Once you have all the files downloaded you are ready to use the rest of the package. Every folder has the same set of files: data related to the stations and the core file “data.txt” The station metadata comes in several versions from the bare minimum ( station, lat,lon, altitude) to the complete station descrition. Functions are provided to read every file: They are all named to let you know exactly what file they read   readSiteComplete()  readSiteDetail().  The filenames are all defaulted to the Berkeley defined name. You merely set the Directory name and call the function. All functions return a data.frame with standard R NA’s used in place of the Berkeley values for NA.  In addition, I’ve rearranged some of the data columns so that the station inventories can be used with the package RghcnV3.

The big task in all of this is reading the file “data.txt”. On the surface it’s easy. Its a 7 column file that can be read as a matrix, using read.delim(). There are two challenges. The first challenge is the “sparse” time format. There are over 44K stations. Some of those stations have a couple months of data, others have data from 1701 on. Some stations have complete records with reports for every month; other stations have gaps in there reporting. Berkeley common format only reports the  months that have data. Like So:

Station    Series     date  Temperature

1               1           1806.042    23

1               1           1925.125     16

If all the dates between 1806 and 1925 have no records ( either absent or dropped because of QC)  then the months are simply missing. There are no NA. This gives us a very compact data storage solution, however, if you want to do any real work you have to put that data into a structure like a time series or a matrix where all times of all stations are aligned. In short, you need to fill in NAs. And you have to do this every time you  read the data in. At some point I expect that people will get that storage is cheap and they will just store NAs where they are needed. Reading in sparse data and filling in NAs is simple, time consuming, and prone to bone headed mistakes. Our second challenge is memory. Once we’ve expanded the data to include NA we run the risk of blowing thru RAM. Then if we want to calculate on the data we might make intermediate versions. More memory. There isn’t a simple solution to this, but here is what version 1.5 has. It has three different routines for reading in the data:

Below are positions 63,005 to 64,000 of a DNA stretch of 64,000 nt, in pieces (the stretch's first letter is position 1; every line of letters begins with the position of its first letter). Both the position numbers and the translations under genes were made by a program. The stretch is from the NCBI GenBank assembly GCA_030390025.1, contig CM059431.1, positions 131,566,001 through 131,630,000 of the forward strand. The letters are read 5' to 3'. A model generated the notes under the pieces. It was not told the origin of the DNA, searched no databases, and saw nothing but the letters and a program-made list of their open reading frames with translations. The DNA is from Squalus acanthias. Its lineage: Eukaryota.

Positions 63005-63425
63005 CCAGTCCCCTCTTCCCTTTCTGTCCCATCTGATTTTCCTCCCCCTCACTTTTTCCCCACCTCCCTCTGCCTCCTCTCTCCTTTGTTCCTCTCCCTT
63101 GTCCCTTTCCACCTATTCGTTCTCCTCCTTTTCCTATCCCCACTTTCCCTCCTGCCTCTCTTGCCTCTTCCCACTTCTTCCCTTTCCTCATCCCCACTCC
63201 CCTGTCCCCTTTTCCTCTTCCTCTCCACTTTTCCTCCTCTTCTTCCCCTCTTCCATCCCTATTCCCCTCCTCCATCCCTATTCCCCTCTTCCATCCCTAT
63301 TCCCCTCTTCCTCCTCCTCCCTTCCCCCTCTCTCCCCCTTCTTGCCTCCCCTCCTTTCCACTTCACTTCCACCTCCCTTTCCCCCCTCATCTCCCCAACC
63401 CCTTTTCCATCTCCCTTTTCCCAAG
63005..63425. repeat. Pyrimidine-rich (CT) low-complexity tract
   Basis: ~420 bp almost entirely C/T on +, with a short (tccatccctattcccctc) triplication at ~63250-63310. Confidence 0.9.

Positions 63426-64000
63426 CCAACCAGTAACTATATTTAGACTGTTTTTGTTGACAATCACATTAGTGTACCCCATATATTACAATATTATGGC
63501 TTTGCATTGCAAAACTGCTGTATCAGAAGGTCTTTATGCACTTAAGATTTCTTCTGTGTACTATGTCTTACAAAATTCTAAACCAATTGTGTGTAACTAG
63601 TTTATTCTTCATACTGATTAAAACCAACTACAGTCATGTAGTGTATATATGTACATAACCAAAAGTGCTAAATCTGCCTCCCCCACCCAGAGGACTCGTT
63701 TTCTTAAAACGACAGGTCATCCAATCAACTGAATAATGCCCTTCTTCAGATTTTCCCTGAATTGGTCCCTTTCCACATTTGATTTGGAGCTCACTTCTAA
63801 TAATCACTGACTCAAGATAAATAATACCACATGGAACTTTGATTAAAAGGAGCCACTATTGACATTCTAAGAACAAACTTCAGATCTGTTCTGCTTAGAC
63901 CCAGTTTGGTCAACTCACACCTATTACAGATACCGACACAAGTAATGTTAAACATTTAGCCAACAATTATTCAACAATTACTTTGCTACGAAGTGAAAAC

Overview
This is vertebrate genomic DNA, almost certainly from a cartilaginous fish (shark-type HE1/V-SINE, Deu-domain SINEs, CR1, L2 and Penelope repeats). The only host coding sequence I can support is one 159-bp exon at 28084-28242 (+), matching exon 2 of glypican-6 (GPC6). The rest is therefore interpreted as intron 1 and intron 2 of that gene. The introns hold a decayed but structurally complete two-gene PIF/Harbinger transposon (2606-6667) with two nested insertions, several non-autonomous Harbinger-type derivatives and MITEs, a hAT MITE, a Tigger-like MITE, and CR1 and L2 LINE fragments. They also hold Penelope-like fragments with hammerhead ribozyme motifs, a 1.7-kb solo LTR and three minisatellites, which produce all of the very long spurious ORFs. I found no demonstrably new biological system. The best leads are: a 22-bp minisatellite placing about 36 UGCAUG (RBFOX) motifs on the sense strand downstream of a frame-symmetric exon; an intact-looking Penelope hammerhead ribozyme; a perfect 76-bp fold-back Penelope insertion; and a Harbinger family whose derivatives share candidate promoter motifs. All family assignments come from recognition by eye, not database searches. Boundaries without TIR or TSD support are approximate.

readBerkeleyData():  This routine  reads all 7 data columns and does no infilling. Its primary purpose is to create a memory backed file of the data. However, if you want to analyze things like time of observation or number of observations you have to use this function. Also, if you have your own method of “infilling NA”   you can use this to grab all the data in its time sparse format. On FIRST read the function will take about 10 minutes to create a file backed version of the matrix using the package bigmemory. Every subsequent use of the call gets you immediate access to the data.bin file it creates.

readBerkeleyTemp(): this routine also creates a file backed matrix. On the very first call it sees if the temperature.bin file exists. Since that file doesnt exists,  it is created. It is created from “data.txt” OR “data.bin”.  Data.bin is created by readBerkeleyData(). So basically, readBerkeleyTemp() on first pass calls readBerkeleyData(). If readBerkeleyData() hasn’t been called before, it is called and data.bin is created and returned to readBerkeleyTemp(). The function then proceeds to create a file called temperature.bin.  That file has a column for every station and a row for every time. NAs are put in place. The column names are also used to represent the station Id. Row names are used for time. The Berkeley “date” format is changed as well.  This process can take over 2 hours. A buffer variable is provided to control how much data is read in before it is flushed to disk. It is set to 500K.  At some stage This buffer will be optimized to the local RAM actually available. If you have more than 4GB you can play with this number to see if that speeds things up.